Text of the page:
Nutrition Facts and Properties of Lamb’s-quarters

Nutrition Facts and Properties of Lamb's-quarters

Also called fat cabbage, the quarterfinch is a wild plant that grows in Mediterranean countries such as Italy, Spain, France and Greece, as well as in part of Africa. Like beet and spinach , it belongs to the category of wild edible plants.

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It exists in several forms, namely, lamb’s-quarters, lamb’s-quarters, lamb’s-quarters, and spinach-strawberries . Here, we will focus on the nutritional value and properties of Lamb’s-quarters.

The nutritional value of lamb’s-quarters
When cooked, 180 g of this vegetable provides about 58 calories to the body . For this quantity, it contains 1.3 g of lipids, 9 g of carbohydrates, 5.8 g of protein, 0.5 g of sodium, 3.8 g of dietary fiber, 9 g of carbohydrates, 1, 1 g of sugars and 160 g of water.

It is a vegetable that contains no cholesterol . However, it must not be eaten raw because it contains saponin, oxalic acid and nitrates; elements that may be harmful to the body. The cooking allows to get rid of it and keep only oxalic acid.

Slimming properties of lamb’s-quarters
Thanks to its high water content, lamb’s-quarters make it easier for you to feel full. It is therefore a good ingredient to insert into your meals during dieting. In addition, it is a very good source of vitamins A, B, C and PP , minerals, iron, phosphorus, magnesium and calcium.

Its equally nutritious seeds can be incorporated into wheat flour for bread and cake preparation. Beyond its nutritional properties, this wild plant also has sedative and refreshing properties.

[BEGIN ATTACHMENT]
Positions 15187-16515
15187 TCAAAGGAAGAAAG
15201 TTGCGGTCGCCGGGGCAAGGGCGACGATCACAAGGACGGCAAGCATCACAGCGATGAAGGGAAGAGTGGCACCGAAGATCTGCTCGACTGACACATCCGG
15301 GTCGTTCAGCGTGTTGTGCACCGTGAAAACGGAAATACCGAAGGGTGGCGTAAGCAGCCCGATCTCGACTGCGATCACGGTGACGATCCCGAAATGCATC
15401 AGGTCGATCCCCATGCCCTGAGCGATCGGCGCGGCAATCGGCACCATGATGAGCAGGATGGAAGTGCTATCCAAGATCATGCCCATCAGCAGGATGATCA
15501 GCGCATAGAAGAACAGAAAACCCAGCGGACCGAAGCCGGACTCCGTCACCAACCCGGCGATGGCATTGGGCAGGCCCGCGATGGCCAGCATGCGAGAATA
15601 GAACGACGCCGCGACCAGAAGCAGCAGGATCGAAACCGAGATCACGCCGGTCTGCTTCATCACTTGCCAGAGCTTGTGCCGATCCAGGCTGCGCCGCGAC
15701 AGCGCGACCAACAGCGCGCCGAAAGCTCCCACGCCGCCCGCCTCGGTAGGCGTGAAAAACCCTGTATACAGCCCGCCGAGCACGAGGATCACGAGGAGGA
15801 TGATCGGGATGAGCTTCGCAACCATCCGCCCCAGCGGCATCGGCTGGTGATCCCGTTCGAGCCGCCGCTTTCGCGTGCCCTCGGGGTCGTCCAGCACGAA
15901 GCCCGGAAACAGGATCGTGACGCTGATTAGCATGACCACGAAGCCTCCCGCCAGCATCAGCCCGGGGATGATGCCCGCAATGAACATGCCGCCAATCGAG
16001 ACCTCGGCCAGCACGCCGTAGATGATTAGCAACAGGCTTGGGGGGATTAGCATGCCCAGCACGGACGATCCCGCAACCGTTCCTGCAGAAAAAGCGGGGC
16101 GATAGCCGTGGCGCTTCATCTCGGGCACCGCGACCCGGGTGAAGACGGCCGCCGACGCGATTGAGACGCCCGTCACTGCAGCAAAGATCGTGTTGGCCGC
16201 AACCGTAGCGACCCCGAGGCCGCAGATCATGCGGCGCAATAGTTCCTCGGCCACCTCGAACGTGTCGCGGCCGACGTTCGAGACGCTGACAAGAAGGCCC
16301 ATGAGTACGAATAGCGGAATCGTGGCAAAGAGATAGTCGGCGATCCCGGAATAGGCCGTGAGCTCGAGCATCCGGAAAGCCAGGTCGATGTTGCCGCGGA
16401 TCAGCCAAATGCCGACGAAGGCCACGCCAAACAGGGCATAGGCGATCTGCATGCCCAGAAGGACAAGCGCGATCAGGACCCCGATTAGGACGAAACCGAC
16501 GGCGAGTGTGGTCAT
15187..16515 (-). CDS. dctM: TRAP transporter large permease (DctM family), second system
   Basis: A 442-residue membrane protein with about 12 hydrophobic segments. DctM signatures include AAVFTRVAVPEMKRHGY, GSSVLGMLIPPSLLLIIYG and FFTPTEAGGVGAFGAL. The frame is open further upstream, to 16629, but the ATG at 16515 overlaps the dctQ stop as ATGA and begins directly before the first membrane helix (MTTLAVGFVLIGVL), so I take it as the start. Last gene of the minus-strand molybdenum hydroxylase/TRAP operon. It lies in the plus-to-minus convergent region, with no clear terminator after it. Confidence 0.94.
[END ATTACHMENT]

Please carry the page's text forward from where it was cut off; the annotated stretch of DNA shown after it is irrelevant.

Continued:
How to consume lamb’s-quarters?
The leaves of Lamb’s-quarters are the most consumed parts of the plant. It is better to harvest them when they are still young, because they are more tender. You can add them to your recipes for salads, soups or use them in your smoothies.

They can also be incorporated into the filling that you put on your quiche before baking it . But beware, it is a plant that should not be eaten every day, such as beetroot and spinach , it contains oxalic acid, a nutrient that could affect the assimilation of minerals such as calcium when present in large quantities.

Lamb’s-quarters are considered a weed because they invade newly cleared areas. But considering its nutritional value and its many virtues, you should think twice before removing them from your garden the next time.

Just be careful not to consume roadside and industrial areas as they may be contaminated with heavy metals such as lead and mercury.


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